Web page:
Mike Ott – (Littlerock – 2010).

I recently got the chance to talk to director Mike Ott about his new film, ‘Littlerock’. Here, Mike talks about how the idea came about in the first place and which films have inspired him as a director…

Hey Mike. Thanks for taking the time out to talk to me. Of course were here to talk to you about your new film ‘Littlerock’.

You both wrote and directed the feature – how did the idea come about in the first place? How easy was it to put into production?

The film started from a very small idea. I had an experience when I was in Argentina with my thesis film, ‘Analog Days’. While I was there I had a romance with a girl who only spoke Spanish and I only spoke English so we had this crazy time trying to communicate, without language. This made me realize who much language connects us and makes us feel a part of the world. I could remember when I was there and everyone was speaking a language around me that I didn’t understand and how out-of-place that made me feel. It made me start thinking about what it must be like for people to come to the US when they don’t speak English and how hard it must be to assimilate.

As far as getting the film into production, it was surprisingly easy once I found the handful of people who were committed to the project. We had a very small crew, only about five us. 

How would you say the film is different from other dramas released this year? What tricks as a director did you try to throw in?

I’m not sure how it’s different from other dramas this year…maybe I could say it’s a very small drama. I didn’t really try to throw any tricks as a director either, I feel tricks are for those who lack heart in their storytelling. I just tried to tell a really honest story that meant a lot to me.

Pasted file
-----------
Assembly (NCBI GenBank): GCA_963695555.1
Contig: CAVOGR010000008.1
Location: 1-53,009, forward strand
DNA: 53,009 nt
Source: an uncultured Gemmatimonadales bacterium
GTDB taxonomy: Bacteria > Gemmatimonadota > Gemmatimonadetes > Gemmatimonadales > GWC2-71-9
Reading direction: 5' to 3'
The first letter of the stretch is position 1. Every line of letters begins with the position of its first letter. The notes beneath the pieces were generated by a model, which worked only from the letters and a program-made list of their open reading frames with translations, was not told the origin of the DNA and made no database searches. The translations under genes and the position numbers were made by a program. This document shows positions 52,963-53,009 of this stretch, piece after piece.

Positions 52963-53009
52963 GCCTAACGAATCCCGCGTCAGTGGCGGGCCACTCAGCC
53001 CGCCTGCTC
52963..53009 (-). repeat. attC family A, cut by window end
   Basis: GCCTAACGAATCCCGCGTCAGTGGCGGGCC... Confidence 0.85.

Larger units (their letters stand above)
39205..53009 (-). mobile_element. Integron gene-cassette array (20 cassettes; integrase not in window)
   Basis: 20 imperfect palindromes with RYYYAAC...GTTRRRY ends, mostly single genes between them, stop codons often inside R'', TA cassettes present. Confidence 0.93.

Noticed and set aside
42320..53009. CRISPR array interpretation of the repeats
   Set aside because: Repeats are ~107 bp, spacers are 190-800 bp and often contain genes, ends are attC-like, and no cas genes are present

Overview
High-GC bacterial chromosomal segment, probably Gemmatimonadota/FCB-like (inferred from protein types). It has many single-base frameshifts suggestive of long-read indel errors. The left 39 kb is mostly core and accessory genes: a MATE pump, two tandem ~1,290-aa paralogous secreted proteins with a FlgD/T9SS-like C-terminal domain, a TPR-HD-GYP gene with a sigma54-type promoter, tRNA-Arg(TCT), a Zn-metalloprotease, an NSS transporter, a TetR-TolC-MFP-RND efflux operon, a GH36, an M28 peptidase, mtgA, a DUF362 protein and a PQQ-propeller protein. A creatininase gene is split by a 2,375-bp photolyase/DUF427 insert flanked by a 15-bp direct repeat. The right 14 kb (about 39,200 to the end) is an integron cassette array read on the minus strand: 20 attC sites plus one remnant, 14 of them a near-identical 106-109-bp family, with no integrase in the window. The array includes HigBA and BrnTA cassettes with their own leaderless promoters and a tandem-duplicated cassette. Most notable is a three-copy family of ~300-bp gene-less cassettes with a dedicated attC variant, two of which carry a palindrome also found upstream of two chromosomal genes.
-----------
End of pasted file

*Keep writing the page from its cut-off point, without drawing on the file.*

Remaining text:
How has the reception been to the film so far?

The reception has been great and has far exceeded my expectations…all of our expectations actually. We’ve screened at over 50 festivals, 30 of them being in other countries. We’ve won a number of awards, including a Gotham Award and Independent Spirit Award which each came with huge cash prizes.

The film stars Atsuko Okatsuka, Cory Zacharia, Rintaro Sawamoto and Roberto ’Sanz’ Sanchez – what was it like working with the cast and crew?

Atsuko and Cory are both close friends of mine so we have a very intimate way of working. To be honest, since we had such a small cast and crew the entire experience was more than inspiring. To date, making this film was the more artistic and rewarding filmmaking experience I’ve had.

Lets talk a bit about you Mike. What made you want to get into the directing chair in the first place?

For me directing was the only thing I ever tried that seemed to come somewhat natural to me. Once I realized the power than cinema can have, I knew there was nothing else I wanted to pursue in my life.

What advice would you give to people wanting to pursue a career in directing?

I would tell them to be self-motivated. Or as my mentor told me in grad school, the three things any successful artist needs are: curiosity about the world, ambition, and the ability to be self-critical about your own work. I think that sums it up better than I ever could.

What films have inspired you as an artist? Do you have any favourites?

Yeah, I guess it always is changing, but there’s classics like ‘Loves Of A Blonde’, ‘Antoine And Colette’, ‘Maculin Feminin’. I also like more recent films like ‘This is England’, ‘Dogtooth’ and ‘Attenberg’.

If you could have a dinner with three guests – (living or dead), who would you choose and why?

Mark Borchardt from ‘American Movie’, Krzysztof Kieslowski and Jim Croce.

Whats coming up for you in 2012?

I produced a film called ‘Sawdust City’ which is currently on the festival circuit. Also, I just shot a new feature this summer. Hopefully it’ll be done in early 2012.

Thanks for the interview!

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